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Black leaf streak disease affects starch metabolism in banana fruit

Abstract : Black leaf streak disease (BLSD), also known as black sigatoka, represents the main foliar disease in Brazilian banana plantations. In addition to photosynthetic leaf area losses and yield losses, this disease causes an alteration in the pre- and postharvest behavior of the fruit. The aim of this work was to investigate the starch metabolism of fruits during fruit ripening from plants infected with BLSD by evaluating carbohydrate content (i.e., starch, soluble sugars, oligosaccharides, amylose), phenolic compound content, phytohormones, enzymatic activities (i.e., starch phosphorylases, alpha- and beta-amylase), and starch granules. The results indicated that the starch metabolism in banana fruit ripening is affected by BLSD infection. Fruit from infested plots contained unusual amounts of soluble sugars in the green stage and smaller starch granules and showed a different pattern of superficial degradation. Enzymatic activities linked to starch degradation were also altered by the disease. Moreover, the levels of indole-acetic acid and phenolic compounds indicated an advanced fruit physiological age for fruits from infested plots. (Résumé d'auteur)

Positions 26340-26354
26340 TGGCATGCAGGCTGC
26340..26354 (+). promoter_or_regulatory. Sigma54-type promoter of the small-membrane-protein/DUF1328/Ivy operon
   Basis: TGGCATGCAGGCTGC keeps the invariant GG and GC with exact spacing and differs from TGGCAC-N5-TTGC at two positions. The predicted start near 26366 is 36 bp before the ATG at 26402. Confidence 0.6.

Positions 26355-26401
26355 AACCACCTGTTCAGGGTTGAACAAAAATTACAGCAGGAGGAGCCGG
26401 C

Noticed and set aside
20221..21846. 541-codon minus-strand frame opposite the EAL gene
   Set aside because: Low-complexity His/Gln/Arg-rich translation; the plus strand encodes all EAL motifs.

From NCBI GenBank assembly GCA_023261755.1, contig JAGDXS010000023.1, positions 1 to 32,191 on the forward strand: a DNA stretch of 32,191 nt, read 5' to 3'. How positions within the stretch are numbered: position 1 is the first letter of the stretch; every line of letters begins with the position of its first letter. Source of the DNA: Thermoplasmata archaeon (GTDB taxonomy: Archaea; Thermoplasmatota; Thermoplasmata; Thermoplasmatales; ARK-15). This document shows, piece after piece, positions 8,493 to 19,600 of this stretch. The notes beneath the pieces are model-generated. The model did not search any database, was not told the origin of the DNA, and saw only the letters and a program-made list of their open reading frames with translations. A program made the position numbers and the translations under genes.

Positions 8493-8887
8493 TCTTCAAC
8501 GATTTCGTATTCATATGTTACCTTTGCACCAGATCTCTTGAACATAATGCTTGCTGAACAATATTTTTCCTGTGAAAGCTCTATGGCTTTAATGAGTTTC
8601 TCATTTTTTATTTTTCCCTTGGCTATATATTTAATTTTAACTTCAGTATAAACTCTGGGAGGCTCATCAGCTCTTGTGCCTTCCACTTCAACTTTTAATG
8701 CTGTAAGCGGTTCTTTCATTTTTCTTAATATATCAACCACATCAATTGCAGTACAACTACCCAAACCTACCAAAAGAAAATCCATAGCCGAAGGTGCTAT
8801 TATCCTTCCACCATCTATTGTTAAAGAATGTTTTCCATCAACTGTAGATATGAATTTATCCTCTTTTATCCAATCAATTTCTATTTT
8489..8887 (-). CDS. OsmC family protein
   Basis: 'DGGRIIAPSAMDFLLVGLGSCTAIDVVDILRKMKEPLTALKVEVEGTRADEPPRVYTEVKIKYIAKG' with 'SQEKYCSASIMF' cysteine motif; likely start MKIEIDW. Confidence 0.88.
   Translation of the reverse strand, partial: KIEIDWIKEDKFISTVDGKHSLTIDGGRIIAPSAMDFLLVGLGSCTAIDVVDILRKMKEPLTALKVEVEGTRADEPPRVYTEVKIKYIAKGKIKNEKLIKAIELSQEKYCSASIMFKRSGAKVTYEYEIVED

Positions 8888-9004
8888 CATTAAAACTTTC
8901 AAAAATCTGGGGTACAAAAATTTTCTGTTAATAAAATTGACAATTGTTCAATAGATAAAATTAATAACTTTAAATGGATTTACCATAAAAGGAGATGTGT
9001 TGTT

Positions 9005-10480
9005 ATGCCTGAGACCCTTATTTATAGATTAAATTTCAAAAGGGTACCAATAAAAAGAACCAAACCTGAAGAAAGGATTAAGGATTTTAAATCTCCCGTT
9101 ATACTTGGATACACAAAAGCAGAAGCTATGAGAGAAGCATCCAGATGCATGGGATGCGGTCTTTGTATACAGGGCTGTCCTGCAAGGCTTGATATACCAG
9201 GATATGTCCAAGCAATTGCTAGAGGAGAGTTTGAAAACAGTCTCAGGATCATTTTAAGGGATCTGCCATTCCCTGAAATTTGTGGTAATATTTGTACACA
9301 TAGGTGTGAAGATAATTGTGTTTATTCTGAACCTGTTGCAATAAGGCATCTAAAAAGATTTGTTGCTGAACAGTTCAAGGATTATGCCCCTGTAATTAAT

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Lorenzo de Amorim Saraiva, Florence P. Castelan, Renata Shitakubo, Neusa Mariko Aymoto Hassimotto, Eduardo Purgatto, et al.. Black leaf streak disease affects starch metabolism in banana fruit. Journal of Agricultural and Food Chemistry, American Chemical Society, 2013, 61, pp.5582--5589. ⟨10.1021/jf400481c⟩. ⟨hal-01193208⟩



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